Woman Mistakenly Jailed for 2 Months Due To Her First Name

How the fuck does anything like this ever happen?

Atlanta police are launching an internal investigation into the case of a woman who was arrested by mistake and held in jail for nearly two months, Channel 2 Action News reports.
Channel 2 Action News Teresa Culpepper’s nightmare began Aug. 21, when she called police to report her truck had been taken from in front of her Hawkins Street home. She ended up being arrested for an aggravated assault allegedly committed by another woman named Teresa.

Police are seeking to determine what happened and if any policies or procedures were violated in the arrest of Teresa Culpepper, who spent 53 days wrongfully incarcerated in Fulton County Jail because she had the same name, Teresa, as a woman wanted by authorities.

“I didn’t know what to do. I didn’t know how to get out this situation,” Culpepper told Channel 2.

The woman’s nightmare began Aug. 21, when she called police to report her truck had been taken from in front of her Hawkins Street home. She ended up being arrested for an aggravated assault allegedly committed by another woman named Teresa.

“Her birth date didn’t match. Her address didn’t match. Her description didn’t match. Other than the name Teresa, nothing matched,” said Culpepper’s attorney, Ashleigh Merchant.

9 Comments

  1. Not nearly as serious, but once a friend of mine (college student, still living at home with the family) was targeted by the local police because he had the same first and last name as someone else. One night the cops started beating on their door at 3am, hoping to catch the bad guy off guard, and they stood around angrily questioning my friend and his sleepy family for a while. Eventually, my friend’s dad asked to see their paperwork, and the situation was resolved when he said, “You do realize my son’s not 5’2″ and Hispanic, don’t you?”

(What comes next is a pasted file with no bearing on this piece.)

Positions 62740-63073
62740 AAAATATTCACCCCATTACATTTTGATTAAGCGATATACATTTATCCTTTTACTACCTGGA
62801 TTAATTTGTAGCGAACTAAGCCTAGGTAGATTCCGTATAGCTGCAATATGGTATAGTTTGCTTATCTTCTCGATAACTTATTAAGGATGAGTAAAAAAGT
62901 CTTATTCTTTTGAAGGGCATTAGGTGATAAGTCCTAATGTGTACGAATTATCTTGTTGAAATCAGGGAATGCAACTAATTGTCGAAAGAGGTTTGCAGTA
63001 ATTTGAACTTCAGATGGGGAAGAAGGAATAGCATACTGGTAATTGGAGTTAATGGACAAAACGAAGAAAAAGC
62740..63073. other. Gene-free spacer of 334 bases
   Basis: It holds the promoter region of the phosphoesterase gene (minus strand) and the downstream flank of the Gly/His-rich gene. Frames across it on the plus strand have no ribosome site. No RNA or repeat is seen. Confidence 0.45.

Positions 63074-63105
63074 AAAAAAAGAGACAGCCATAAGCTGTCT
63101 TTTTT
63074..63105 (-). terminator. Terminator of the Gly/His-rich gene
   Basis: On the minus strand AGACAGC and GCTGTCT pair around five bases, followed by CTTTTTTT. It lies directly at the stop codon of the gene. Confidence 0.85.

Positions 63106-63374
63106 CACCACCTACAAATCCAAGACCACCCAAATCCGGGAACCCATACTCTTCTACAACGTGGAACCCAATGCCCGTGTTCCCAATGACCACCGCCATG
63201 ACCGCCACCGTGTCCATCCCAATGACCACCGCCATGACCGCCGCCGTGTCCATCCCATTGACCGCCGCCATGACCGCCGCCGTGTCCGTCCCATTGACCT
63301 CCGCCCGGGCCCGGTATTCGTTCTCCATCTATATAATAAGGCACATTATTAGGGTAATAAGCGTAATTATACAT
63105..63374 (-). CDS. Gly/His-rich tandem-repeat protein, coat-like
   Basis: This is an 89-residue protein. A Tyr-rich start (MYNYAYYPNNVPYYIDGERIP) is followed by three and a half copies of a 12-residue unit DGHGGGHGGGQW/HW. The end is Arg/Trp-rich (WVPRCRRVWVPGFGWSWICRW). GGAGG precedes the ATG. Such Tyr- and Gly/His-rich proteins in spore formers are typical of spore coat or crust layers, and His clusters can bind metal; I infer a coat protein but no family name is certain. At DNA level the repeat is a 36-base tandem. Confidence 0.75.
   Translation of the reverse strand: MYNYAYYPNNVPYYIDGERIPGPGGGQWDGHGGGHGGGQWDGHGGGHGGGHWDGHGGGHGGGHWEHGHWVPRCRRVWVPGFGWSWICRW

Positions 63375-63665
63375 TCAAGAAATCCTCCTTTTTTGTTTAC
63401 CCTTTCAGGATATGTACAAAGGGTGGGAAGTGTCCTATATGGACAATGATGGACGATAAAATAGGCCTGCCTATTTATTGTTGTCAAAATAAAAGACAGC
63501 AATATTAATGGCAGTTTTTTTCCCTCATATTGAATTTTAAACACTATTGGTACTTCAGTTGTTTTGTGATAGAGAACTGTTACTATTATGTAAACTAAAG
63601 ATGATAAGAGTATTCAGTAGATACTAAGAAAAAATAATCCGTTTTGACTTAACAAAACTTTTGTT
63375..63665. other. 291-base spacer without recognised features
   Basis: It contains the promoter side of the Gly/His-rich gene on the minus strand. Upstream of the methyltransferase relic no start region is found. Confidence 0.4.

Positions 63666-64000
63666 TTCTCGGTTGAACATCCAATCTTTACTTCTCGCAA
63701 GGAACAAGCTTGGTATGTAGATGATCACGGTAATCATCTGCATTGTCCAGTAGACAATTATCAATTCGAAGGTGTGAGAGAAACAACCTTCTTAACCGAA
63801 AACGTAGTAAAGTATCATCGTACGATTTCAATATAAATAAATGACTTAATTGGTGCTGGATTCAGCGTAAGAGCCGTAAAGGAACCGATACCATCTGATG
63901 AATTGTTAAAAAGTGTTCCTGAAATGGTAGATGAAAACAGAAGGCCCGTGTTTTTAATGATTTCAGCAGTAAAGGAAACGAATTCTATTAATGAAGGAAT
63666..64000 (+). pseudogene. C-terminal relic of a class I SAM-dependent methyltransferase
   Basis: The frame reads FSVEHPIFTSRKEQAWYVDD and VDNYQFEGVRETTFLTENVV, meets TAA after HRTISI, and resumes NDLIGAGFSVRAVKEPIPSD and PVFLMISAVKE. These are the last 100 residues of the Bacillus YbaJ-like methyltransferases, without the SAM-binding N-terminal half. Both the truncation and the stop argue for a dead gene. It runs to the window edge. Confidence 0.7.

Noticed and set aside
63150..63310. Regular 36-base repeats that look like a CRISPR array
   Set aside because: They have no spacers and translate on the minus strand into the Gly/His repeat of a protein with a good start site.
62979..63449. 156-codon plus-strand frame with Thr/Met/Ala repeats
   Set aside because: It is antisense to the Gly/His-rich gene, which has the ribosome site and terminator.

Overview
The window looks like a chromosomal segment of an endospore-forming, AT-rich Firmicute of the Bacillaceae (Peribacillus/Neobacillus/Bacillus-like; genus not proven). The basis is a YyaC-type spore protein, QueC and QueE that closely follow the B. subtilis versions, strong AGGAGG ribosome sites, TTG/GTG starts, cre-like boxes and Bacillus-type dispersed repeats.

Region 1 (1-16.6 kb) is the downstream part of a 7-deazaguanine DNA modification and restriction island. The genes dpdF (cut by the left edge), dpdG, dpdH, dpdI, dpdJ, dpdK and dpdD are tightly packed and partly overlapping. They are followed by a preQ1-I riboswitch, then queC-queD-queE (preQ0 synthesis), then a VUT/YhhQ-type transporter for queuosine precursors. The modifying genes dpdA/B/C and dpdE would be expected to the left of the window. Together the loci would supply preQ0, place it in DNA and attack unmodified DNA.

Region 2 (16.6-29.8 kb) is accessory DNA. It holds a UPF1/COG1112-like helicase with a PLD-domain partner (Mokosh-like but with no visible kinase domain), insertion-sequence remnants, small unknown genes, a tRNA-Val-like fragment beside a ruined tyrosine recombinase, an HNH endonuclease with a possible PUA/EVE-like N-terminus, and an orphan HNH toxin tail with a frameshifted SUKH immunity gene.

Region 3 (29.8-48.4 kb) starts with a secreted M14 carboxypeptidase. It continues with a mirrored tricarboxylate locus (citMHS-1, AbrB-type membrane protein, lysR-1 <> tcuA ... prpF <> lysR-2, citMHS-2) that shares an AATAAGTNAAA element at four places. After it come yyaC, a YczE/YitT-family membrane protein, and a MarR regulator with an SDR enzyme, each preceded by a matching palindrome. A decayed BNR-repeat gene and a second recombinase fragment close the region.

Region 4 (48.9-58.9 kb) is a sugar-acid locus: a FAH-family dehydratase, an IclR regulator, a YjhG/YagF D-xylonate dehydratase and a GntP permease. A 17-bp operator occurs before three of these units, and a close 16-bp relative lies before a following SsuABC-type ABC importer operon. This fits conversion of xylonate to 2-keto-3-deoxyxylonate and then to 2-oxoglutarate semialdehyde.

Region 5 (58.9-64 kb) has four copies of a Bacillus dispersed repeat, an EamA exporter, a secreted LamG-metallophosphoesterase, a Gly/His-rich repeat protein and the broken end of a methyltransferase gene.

2. My dad was once picked up and questioned by the Secret Service. I grew up in the town where Harry Truman retired, and apparently, a man fitting my dad’s description had just walked up to the Truman home and punched one of the agents in the nose, breaking it.

  3. What freaks me out is that it wasn’t solved until the victim in the case came to court to deny that Culpepper was the person who assaulted them. They would have tried Culpepper for assault just because some asshole couldn’t check paperwork and admit a mistake.

  4. This is flabbergasting. Depending on how the Georgia courts work, she would likely have been before a judge with counsel at least twice for arraignment and a commitment hearing. A defense attorney should be raising enough of a stink when the cops arrest the wrong person that the prosecutor feels compelled to make sure the State is holding the person it thinks it’s holding, and the judge should be making sure that the prosecutor realizes that’s part of his or her job. I’d really like to know more about the tragicomedy of errors that led to this.

  5. When I read the blurb, my first cynical thought was, “Uh because she’s black?” Of course I needed to confirm my suspicion, and thus clicked through the link.

    I wanted to be wrong, but alas…

  6. My wife was nearly arrested because her middle and last name were the same as a wanted person – not her first and other middle name (she has two on her license) but one middle and last name. Fortunately the trooper did at least call in to verify a description. Amazing this still happens in the information age.

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